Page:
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Appears in Collections:Biological and Environmental Sciences eTheses
Title: Crop development monitoring from Synthetic Aperture Radar (SAR) imagery
Author(s): Silva-Perez, Cristian J
Supervisor(s): Armando Marino, Iain Cameron
Keywords: Agriculture
Earth Observation
Remote sensing
time series
machine learning
Bayesian Filtering
crop classification
crop monitoring
change detection
Issue Date: Sep-2021
Publisher: University of Stirling
Citation: Silva C, Marino A, Lopez-Sanchez JM & Cameron I (2021) Multitemporal Polarimetric SAR Change Detection for Crop Monitoring and Crop Type Classification. IEEE Journal of Selected Topics in Applied Earth Observations and Remote Sensing, 14, pp. 12361-12374.
Silva-Perez C, Marino A & Cameron I (2020) Monitoring Agricultural Fields Using Sentinel-1 and Temperature Data in Peru: Case Study of Asparagus (Asparagus officinalis L.). Remote Sensing, 12 (12), Art. No.: 1993.
Abstract: Satellite remote sensing plays a vital role in providing large-scale and timely data to stakeholders of the agricultural supply chain. This allows for informed decision-making that promotes sustainable and cost-effective crop management practices. In particular, data derived from satellite-based Synthetic Aperture Radar (SAR) systems, provide opportunities for continuous crop monitoring, taking advantage of its ability to acquire images during day or night and under almost all weather conditions. Moreover, an abundance of SAR data can be anticipated in the next 5 years with the launch of several international SAR missions. However, research on crop development monitoring with data from SAR satellites has not been as widely studied as with data derived from passive multi-spectral satellites and contributions can be made to the current state-of-the-art techniques. This thesis aims at improving the current knowledge on the use of satellite-based SAR imagery for crop development monitoring. This is approached by developing novel methodologies and detailed interpretations of multitemporal SAR and Polarimetric SAR (PolSAR) responses to crop growth in three different test sites. Chapter two presents a detailed analysis of the Sentinel-1 SAR satellite response to asparagus crop development in Peru, investigating the capabilities of the sensor to capture seasonality effects as well as providing an interpretation of the temporal backscatter signature. This is complemented with a case study where a multiple-output random forest regression algorithm is used to successfully retrieve crop growth stage from Sentinel-1 data and temperature measurements. Following the limitations identified with this approach, a methodology that builds upon ideas of Bayesian Filtering Frameworks (BFFs) for crop monitoring is proposed in chapter three. It incorporates Gaussian processes to model crop dynamics as well as to model the remote sensing response to the crop state. Using this approach, it is possible to derive daily predictions with the associated uncertainties, to combine in near-real-time data from active and passive satellites as well as to estimate past and future crop key events that are of strategic importance for different stakeholders. The final section of this thesis looks at the new developments of the SAR technology considering that future open access missions will provide Quad Polarimetric SAR data. An algorithm based on multitemporal PolSAR change detection is introduced in chapter four. It defines a Change Matrix to encode an interpretable representation of the crop dynamics as captured by the evolution of the scattering mechanisms over time. We use rice fields in Spain and multiple cereal crops in Canada to test the use of the algorithm for crop monitoring. A supervised learning-based crop type classification methodology is then proposed with the same method by using the encoded scattering mechanisms as input for a neural-network-based classifier, achieving comparable performances to state-of-the-art classifiers. The results obtained in this thesis represent novel additions to the literature that contribute to our understanding and successful use of SAR imagery for agricultural monitoring. For the first time, a detailed analysis of asparagus crops is presented. It is a key crop for agricultural exports of Peru, the largest exporter of asparagus in the world. Secondly, two key contributions to the state of the art BFFs for crop monitoring are presented: a) A better exploitation of the SAR temporal dimension and an application with freely available data and b) given that it is a learning-based approach, it overcomes current limitations of transferability among crop types and regions. Finally, the PolSAR change detection approach presented in the last thesis chapter, provides a novel and easy-to-interpret tool for both crop monitoring and crop type mapping applications.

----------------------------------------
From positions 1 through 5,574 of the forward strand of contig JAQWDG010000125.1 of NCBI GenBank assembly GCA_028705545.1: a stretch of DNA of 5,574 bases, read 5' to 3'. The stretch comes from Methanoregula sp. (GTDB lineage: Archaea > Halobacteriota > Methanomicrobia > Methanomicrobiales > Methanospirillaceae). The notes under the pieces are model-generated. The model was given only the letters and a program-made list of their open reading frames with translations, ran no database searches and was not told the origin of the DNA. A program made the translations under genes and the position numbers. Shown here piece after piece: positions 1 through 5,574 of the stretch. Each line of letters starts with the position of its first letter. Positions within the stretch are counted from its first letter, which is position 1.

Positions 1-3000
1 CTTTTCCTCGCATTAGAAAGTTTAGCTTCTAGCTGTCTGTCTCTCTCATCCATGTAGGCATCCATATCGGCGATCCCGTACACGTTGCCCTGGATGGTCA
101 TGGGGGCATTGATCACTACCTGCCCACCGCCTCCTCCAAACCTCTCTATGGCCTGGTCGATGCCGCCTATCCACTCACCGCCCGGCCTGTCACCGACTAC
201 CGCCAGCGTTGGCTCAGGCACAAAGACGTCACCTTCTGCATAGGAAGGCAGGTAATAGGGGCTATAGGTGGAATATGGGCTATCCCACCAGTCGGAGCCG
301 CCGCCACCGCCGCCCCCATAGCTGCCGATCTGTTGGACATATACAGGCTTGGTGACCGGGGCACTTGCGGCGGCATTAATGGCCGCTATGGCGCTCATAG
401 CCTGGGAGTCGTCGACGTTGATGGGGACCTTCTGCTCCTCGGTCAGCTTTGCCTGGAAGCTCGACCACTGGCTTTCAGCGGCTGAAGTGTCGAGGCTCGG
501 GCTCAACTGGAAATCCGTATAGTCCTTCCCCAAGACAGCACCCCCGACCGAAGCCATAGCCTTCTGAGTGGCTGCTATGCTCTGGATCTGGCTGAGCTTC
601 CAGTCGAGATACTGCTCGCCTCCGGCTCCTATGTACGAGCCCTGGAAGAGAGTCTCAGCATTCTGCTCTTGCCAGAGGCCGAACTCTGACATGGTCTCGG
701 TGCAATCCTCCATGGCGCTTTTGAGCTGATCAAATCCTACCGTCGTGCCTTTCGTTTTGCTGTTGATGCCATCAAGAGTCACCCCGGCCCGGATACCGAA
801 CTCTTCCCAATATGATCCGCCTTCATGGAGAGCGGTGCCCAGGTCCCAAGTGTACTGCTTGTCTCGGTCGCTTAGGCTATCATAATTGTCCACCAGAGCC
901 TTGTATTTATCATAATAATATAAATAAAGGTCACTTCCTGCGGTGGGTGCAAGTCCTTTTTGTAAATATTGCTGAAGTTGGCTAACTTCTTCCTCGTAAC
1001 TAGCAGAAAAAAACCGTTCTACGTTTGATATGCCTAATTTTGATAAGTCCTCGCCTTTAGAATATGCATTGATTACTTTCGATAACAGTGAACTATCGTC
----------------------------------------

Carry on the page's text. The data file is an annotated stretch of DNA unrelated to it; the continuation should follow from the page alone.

Type: Thesis or Dissertation

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